The linguistic stylings of the early black writers and narratives reflected a vernacular interpretation of the English language. This style was parodied by whites who, among other reasons, wished to detract from the merit of black writers by pointing out grammatical inaccuracies, which they thought to be unintentional and the result of feeblemindedness. Blacks responded by describing the nature of and reason for the use of an alternate method of speaking. It must be remembered that such paraodies were not the exclusive dominion of those wishing to insult the freed blacks. Mark Twain used many such dialects for all of his characters, both black and white, to give the reader a glance at the nature of society along the Mississippi river. In 1846, one Black became prominent because of his attempt to describe this uniquely African manner of speaking.
Me tend to dress my scorce to you dis nite on de all imported subject of Language, an de warious tongues ob differn nations and *****rs, libbin and dead, known and unknown: an in so doing me shant stan shilly shally bout preface to de subject, but run bang at him at once like mad bull at "dam haystack."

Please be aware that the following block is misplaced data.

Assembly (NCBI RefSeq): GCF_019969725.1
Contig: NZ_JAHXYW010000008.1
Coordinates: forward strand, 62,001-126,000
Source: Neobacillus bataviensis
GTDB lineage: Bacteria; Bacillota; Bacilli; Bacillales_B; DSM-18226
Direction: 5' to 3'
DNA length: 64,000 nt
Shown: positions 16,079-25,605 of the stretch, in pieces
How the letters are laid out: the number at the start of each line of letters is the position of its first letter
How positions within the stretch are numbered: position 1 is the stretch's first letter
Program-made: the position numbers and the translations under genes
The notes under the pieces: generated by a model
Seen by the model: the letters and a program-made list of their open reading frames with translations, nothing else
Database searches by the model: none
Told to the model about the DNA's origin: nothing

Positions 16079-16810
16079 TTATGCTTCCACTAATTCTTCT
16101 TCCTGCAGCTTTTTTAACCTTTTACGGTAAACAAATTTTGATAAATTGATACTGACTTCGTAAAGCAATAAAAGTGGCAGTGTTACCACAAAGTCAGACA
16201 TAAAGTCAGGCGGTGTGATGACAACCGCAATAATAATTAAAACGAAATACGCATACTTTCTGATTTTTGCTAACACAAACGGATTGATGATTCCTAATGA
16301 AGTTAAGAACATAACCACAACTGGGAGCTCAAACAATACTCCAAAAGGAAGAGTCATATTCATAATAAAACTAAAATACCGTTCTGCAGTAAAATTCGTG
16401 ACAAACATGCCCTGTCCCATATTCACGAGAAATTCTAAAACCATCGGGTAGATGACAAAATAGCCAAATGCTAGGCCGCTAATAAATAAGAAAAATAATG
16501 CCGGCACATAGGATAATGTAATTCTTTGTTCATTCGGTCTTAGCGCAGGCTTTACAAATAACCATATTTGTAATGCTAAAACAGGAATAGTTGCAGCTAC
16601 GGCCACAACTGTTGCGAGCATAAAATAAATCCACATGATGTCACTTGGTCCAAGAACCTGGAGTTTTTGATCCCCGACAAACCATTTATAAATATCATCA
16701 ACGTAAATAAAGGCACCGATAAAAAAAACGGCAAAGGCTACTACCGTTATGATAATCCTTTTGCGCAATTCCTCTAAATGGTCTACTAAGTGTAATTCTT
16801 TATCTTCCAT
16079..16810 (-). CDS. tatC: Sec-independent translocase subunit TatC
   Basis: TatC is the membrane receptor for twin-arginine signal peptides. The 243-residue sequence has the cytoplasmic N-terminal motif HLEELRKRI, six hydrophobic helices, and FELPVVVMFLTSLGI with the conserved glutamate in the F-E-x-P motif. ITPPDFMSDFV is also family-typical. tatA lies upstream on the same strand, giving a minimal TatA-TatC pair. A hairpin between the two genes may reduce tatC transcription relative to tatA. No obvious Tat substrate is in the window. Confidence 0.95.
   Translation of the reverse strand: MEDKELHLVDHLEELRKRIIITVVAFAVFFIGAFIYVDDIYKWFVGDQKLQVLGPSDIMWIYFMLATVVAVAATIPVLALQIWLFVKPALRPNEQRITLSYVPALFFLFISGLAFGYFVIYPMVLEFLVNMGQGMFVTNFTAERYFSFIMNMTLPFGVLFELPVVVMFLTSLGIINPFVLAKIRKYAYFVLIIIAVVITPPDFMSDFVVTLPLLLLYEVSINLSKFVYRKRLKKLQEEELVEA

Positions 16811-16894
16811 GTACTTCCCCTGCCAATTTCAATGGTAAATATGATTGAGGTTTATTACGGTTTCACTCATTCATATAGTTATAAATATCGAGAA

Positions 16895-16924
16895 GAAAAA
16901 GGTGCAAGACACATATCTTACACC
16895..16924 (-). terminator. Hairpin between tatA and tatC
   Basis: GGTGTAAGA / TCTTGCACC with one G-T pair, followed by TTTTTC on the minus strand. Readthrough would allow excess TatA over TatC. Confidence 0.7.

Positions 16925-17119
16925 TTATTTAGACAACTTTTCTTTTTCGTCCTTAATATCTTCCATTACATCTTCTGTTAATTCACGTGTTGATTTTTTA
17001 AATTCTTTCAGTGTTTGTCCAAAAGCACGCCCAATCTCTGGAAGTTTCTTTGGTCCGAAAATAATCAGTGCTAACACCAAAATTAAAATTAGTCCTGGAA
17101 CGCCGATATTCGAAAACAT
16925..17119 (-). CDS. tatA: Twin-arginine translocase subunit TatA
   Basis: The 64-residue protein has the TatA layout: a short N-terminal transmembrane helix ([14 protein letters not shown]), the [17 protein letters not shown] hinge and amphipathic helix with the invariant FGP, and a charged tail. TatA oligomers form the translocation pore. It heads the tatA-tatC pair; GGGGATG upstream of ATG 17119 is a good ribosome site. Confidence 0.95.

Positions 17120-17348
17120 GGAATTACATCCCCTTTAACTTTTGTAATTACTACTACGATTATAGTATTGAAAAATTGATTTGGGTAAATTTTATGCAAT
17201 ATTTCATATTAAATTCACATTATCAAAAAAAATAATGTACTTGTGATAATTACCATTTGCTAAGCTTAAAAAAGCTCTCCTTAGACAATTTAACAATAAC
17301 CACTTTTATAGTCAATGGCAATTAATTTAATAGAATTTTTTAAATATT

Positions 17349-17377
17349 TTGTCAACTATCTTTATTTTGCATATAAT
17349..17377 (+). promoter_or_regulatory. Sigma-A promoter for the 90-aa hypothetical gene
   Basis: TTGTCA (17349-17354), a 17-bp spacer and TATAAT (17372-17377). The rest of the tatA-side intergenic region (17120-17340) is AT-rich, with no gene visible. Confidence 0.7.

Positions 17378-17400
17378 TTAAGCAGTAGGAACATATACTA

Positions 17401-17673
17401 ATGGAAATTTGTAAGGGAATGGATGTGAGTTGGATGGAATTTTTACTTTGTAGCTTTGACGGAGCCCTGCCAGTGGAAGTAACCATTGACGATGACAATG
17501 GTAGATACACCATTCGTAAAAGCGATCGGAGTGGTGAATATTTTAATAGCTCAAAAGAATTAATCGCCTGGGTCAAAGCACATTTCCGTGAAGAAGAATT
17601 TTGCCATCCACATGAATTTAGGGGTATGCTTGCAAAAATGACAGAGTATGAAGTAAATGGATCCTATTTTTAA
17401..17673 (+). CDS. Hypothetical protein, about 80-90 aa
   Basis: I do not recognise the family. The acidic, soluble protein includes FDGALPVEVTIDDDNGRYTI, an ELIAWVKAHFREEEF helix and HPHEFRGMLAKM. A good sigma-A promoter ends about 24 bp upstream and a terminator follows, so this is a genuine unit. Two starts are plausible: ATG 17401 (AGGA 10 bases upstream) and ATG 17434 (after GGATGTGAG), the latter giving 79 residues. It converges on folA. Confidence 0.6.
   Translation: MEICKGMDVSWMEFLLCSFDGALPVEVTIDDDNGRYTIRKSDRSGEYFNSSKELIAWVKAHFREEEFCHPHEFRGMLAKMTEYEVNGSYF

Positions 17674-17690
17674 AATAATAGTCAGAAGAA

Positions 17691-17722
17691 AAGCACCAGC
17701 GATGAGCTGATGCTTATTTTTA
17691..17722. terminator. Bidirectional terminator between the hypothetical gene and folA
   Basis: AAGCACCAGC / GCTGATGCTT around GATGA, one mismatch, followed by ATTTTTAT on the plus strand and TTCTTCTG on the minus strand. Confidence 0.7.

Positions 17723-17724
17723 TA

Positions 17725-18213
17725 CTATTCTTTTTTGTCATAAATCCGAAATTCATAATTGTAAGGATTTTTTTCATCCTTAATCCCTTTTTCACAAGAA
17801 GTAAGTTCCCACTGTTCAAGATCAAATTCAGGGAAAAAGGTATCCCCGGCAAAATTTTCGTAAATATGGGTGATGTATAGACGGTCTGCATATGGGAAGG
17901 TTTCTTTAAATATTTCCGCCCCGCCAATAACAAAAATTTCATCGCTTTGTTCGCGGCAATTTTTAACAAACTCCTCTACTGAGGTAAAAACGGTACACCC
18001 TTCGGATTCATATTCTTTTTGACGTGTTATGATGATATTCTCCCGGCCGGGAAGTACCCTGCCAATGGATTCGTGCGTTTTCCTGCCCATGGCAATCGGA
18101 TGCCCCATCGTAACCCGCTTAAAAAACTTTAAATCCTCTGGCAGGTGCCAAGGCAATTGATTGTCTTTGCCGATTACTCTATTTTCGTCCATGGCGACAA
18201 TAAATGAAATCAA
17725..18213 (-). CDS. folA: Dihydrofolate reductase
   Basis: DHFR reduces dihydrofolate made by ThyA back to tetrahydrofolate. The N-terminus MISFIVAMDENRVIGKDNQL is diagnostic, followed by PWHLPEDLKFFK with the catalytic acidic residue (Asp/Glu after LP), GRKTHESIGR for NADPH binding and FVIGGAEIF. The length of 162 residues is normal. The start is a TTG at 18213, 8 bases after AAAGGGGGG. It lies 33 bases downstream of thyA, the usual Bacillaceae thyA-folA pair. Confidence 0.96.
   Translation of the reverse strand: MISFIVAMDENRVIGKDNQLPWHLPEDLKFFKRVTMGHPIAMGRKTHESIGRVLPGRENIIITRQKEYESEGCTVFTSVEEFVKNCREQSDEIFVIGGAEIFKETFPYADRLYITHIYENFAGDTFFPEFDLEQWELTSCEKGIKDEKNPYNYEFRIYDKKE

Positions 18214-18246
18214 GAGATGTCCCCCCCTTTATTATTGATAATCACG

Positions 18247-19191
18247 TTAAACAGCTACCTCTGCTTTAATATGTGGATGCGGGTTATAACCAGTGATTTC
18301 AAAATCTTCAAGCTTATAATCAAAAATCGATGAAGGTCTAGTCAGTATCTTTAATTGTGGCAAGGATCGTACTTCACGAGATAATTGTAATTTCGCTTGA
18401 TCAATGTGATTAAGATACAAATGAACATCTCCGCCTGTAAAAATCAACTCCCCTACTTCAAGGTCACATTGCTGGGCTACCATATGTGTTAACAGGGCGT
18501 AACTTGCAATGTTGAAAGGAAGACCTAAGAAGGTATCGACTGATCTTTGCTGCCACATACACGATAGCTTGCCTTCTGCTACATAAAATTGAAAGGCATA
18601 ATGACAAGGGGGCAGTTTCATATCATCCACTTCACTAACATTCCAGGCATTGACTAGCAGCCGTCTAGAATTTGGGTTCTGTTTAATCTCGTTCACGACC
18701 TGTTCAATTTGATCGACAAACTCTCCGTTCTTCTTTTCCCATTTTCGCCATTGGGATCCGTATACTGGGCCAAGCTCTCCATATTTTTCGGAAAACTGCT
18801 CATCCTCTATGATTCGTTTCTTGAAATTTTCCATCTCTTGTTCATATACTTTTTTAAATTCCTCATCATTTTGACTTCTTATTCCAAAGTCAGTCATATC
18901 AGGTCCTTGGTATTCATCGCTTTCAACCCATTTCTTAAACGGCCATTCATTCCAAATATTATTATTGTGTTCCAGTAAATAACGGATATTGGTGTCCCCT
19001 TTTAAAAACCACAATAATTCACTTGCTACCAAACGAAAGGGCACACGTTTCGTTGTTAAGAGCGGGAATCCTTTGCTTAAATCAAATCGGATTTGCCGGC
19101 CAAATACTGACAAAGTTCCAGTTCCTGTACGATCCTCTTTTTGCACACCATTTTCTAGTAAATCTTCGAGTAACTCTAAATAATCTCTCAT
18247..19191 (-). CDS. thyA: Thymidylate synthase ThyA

It is interesting to note that Black authors also parodied the English/American style and its grammatical usage. The rigid structure of white American speech continued to be seen as foreign to black slaves even after other aspects of black culture, such as animist religions, began to disappear and be replaced by the modes of religious worship that we have come to think of as archetypically African-American. Although the black firebrand preacher common to the early 20th century and later resembled his white Pentecostal counterpart, it is important to note that such preachers employed much of the rhetorical style we think of as being typical of tribal leaders in Africa. Before segregation was institutionalized in the south, it must…[continue]